In accordance with the present invention, a liquid dispensing system and a method for dispensing is disclosed in which a first supply tank and a second buffer tank are utilized by maintaining a differential pressure between the two tanks such that the formation of air bubbles in the liquid can be minimized and the liquid can be dispensed through a nozzle by the differential pressure and by gravity without requiring a pump. The system and the method can be used for dispensing any process liquid, but is particularly suitably for use in dispensing a process liquid that is highly viscous and has a short shelf life.
In a preferred embodiment, a liquid dispensing system is provided which includes a first tank hermetically sealed under a first pneumatic pressure, a first container that is situated in the first tank for holding a liquid under the first pneumatic pressure, a second tank that is hermetically sealed under a second pneumatic pressure which is smaller than the first pneumatic pressure, a second container situated inside the second tank for holding the liquid under the second pneumatic pressure, a first conduit for fluid communication between the first container and the second container, and an inclined bottom in the second container for dispensing the liquid by gravity through a second conduit connected to the lowest point in the inclined bottom.
In another preferred embodiment, a liquid dispensing system for dispensing a high viscosity liquid is provided which includes a first tank hermetically sealed under a first pneumatic pressure and equipped with means for pressurizing and for venting the tank, a first container that is situated in the first tank for holding a liquid under the first pneumatic pressure, a second tank that is hermetically sealed under a second pneumatic pressure which is smaller than the first pneumatic pressure and is equipped with means for pressurizing and venting the tank, a second container situated inside the second tank for holding the liquid under a second pneumatic pressure equipped with an inclined bottom and a discharging conduit at the lowest point of the inclined bottom, and a conveying conduit for providing fluid communication between the first container and the second container equipped with a vent valve and a first shut-off valve.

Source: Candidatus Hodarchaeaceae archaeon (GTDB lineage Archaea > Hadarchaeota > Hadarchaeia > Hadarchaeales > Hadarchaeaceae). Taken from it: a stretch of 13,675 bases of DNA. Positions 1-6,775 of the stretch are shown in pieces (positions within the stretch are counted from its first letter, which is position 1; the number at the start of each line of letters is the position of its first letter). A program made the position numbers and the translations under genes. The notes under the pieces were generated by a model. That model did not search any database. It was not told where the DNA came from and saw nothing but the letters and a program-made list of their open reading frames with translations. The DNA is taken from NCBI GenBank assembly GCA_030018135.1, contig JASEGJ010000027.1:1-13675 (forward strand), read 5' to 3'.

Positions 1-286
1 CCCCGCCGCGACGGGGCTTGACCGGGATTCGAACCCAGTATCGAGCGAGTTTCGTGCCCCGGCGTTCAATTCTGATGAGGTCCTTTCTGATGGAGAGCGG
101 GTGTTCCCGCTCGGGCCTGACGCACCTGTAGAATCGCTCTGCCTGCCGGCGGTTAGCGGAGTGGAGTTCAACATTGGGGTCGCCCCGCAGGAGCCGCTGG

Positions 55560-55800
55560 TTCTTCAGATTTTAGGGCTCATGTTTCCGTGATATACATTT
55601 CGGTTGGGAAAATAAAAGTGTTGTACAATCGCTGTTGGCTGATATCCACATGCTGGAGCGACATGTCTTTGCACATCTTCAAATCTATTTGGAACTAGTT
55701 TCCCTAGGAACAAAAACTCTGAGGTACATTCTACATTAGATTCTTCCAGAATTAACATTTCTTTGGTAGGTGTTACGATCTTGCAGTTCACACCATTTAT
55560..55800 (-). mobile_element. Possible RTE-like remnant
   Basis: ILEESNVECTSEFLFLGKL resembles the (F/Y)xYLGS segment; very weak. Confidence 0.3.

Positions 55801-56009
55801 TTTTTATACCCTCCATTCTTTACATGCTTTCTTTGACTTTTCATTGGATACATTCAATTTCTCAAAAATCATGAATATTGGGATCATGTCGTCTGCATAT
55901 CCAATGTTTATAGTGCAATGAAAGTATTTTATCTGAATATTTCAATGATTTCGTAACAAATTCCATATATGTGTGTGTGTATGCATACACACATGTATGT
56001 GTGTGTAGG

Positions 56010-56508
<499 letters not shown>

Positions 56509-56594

The present invention is further directed to a method for dispensing a liquid to a semiconductor process machine which can be carried out by the operating steps of first pressurizing a first hermetically sealed tank to a first pneumatic pressure, then pressurizing a second hermetically sealed tank to a second pneumatic pressure lower than the first pneumatic pressure, the second tank has a second container situated therein for receiving a liquid through a first conduit from the first container and subjecting the liquid to the second pneumatic pressure, and dispensing the liquid by gravity from a second conduit in fluid communication with the lowest point of an inclined bottom of the second container.
These and other objects, features and advantages of the present invention will become apparent from the following detailed description and the appended drawings in which:
FIG. 1 is a schematic illustrating a conventional pressure feed apparatus for a process liquid that utilizes high pressure dry air.
FIG. 2 is an illustration for a conventional pump feed apparatus for a process liquid that utilizes a pump to feed the liquid and a buffer tank to vent the bubbles contained in the liquid.
FIG. 3 is a schematic illustrating the present invention liquid dispensing system that utilizes a differential pressure between a supply tank and a buffer tank, and the gravity of the liquid for dispensing.
FIG. 3A is an enlarged view of the discharging tip on the end of the conveying conduit.